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April 2, 2008
Column #1,388
Advance for April 5, 2008
Chuck Colson: A Giant of the Faith
by Mike McManus

For the 31st year, Chuck Colson spent Easter with prisoners. He greeted inmates at Darrington Prison near Houston as "Fellow Convicts" and "Fellow Sinners." For those too young to remember, Colson plunged from being a top aide to President Nixon - to the first convicted for Watergate related crimes.

He was a new Christian when he served seven months of a one-three year sentence in 1974. However, on his last day in jail, in response to a challenge from a fellow inmate, Colson promised he would "never forget those behind bars."

He has not.  Colson created Prison Fellowship (PF), a ministry that has mobilized 30,000 volunteers to work with the inmates of 1,843 prisons in America and many more abroad. They lead Bible studies to help inmates accept Jesus as their Savior, and help ex-offenders "get the power of the Resurrection in their lives," as Colson puts it.

In an interview he explained, "Unlike many people in church who sit there like dead weights, these men know that Satan's hold on them has been broken."

Evidence?  While PF volunteers in Darrington Prison had been working intensively for only eight weeks with 62 inmates, they recruited 400 convicts for  the Easter service.

More important, in a recent year, 121,000 inmates attended monthly Prison Fellowship Bible Studies or In-Prison Seminars. Independent studies reveal that prisoners who participate regularly in such events are two-thirds less likely to be re-arrested.

On Easter Colson said he was "really glad that I went to prison" because "I now see how God has used my life."  He recounted that in Jesus's first sermon, he read from the Old Testament (Isaiah 61), that the Lord had anointed him "to preach good news to the poor. He has sent me to proclaim freedom for the release the oppressed."

          "Freedom to prisoners? That's an unpopular message," Colson asserted. "They tried to kill him!" 

When Jesus was brought to Pilate, Colson said, "He could have copped a plea. Pilate asked him if he were `King of the Jews.' All he had to say was no, because Pilate wanted to set him free. But Jesus replied, "Yes, it is as you say" (Luke 23:3).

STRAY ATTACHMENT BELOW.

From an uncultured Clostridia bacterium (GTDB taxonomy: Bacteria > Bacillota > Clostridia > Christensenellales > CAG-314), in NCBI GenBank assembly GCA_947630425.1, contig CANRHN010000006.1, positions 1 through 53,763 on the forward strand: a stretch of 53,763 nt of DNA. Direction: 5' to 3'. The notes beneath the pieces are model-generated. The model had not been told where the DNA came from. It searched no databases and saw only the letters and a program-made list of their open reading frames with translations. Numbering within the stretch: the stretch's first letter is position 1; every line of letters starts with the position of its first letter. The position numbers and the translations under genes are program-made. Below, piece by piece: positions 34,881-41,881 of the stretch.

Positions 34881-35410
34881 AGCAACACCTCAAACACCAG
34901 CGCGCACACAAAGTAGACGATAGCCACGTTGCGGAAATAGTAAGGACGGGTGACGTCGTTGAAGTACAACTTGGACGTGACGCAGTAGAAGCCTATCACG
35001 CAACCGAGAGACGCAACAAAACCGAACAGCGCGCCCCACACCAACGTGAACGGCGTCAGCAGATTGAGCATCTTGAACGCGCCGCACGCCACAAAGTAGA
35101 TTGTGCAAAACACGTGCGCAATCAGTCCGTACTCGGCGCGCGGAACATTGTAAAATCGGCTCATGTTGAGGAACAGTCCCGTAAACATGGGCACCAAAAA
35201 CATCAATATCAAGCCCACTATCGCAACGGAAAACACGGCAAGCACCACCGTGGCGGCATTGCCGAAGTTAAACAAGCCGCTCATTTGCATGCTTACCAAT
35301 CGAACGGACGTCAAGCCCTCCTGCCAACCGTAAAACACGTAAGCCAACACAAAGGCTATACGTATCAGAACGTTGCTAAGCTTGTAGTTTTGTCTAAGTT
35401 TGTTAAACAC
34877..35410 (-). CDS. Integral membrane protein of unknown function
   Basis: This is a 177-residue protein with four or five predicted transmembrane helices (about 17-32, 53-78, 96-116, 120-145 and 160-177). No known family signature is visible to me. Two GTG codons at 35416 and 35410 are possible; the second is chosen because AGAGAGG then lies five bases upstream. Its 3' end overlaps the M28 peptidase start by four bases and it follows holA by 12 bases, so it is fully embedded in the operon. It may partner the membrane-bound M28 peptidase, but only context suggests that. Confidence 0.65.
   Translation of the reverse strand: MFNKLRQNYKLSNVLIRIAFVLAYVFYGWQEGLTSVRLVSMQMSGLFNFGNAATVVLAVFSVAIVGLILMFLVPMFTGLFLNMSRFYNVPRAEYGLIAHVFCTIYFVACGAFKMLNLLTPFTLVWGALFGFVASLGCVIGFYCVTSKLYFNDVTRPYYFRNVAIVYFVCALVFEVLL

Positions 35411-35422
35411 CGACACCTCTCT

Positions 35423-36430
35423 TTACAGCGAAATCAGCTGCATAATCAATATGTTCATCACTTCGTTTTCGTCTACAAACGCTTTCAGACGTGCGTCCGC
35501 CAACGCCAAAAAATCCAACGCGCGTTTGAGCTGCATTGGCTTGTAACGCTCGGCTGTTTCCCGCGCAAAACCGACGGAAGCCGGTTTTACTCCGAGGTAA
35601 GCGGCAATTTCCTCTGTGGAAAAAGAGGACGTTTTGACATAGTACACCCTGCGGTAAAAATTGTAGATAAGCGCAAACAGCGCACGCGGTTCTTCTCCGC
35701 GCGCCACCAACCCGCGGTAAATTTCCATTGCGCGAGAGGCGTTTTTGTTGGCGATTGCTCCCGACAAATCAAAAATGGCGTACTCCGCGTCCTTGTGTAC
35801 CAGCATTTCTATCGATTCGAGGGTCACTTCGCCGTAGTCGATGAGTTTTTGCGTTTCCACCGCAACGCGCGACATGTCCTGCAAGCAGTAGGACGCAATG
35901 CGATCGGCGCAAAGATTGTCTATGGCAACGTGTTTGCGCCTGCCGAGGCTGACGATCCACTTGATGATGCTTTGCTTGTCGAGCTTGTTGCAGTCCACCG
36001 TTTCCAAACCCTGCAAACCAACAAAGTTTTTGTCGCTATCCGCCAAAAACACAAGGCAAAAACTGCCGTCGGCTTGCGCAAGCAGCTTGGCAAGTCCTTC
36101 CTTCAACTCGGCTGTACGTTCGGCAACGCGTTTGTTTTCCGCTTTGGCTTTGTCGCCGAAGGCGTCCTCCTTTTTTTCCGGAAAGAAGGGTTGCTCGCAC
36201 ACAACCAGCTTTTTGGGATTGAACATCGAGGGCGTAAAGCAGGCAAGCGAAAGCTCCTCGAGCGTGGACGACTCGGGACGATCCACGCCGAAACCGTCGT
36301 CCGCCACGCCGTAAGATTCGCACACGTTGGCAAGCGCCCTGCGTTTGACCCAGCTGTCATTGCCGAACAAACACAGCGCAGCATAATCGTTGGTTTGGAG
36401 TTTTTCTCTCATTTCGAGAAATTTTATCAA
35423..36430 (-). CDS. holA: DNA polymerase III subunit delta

He noted that one of the two prisoners crucified with Jesus said, "You are holy. I am guilty. Remember me."  Colson urged, "Engrave those words in your mind. We look at God and say, `We are sinners. Remember me.' Jesus replied, `This day you will be with me in paradise.'"

          Angel Tree is a successful Prison Fellowship ministry. Volunteers from 10,000 churches buy Christmas presents for the children of inmates, and give them as gifts "from your dad." Last year 450,000 kids received gifts, and a remarkable 15 million have gotten them since Angel Tree began in 1982.

My son, Adam and his wife, Amy, regularly buy presents for two families and deliver them in person. That sort of connection has prompted 150 churches to create a longer term mentoring relationship with 4,800 children.

Another wonderful evolution is that churches send 7,000 children of inmates to a Christian summer camp, which is life-changing.

Colson created a parallel ministry, Justice Fellowship (JF), to fight for prison reform. Some 2.3 million Americans are in prison - one in every 99 adults.  That's the world's highest incarceration rate - more than six times our closest rival, China.

            "Prisons are for people we are afraid of; but we have filled them with people we are mad at, such as people selling drugs or possessing them," says Pat Nolan of JF. "We spend $62 billion on corrections that is failing.. Over 50 percent are back in prison in three years."

However, over five years a coalition ranging from Family Research Council to ACLU and NAACP sold Congress on passing almost unanimously, the Second Chance Act that Bush will sign into law next Wednesday.  It provides:

1. $150 million over two years to help states prepare the 700,000 prisoners released annually from prison for their re-entry.

2.  Drug treatment: up to $90 million can be spent by the states on  drug treatment.  Four out of five convicts were either involved in drugs or were on drugs when they committed the crime. Only 10 percent get any treatment today.

3. $15 million a year for mentoring of ex-offenders by churches and community groups, matching mentors with inmates.

Colson says, "This legislation will help recruit, train and match loving mentors from our local churches to help hold inmates accountable as they take difficult steps back to freedom."

Truly, Chuck Colson is a giant of the faith.

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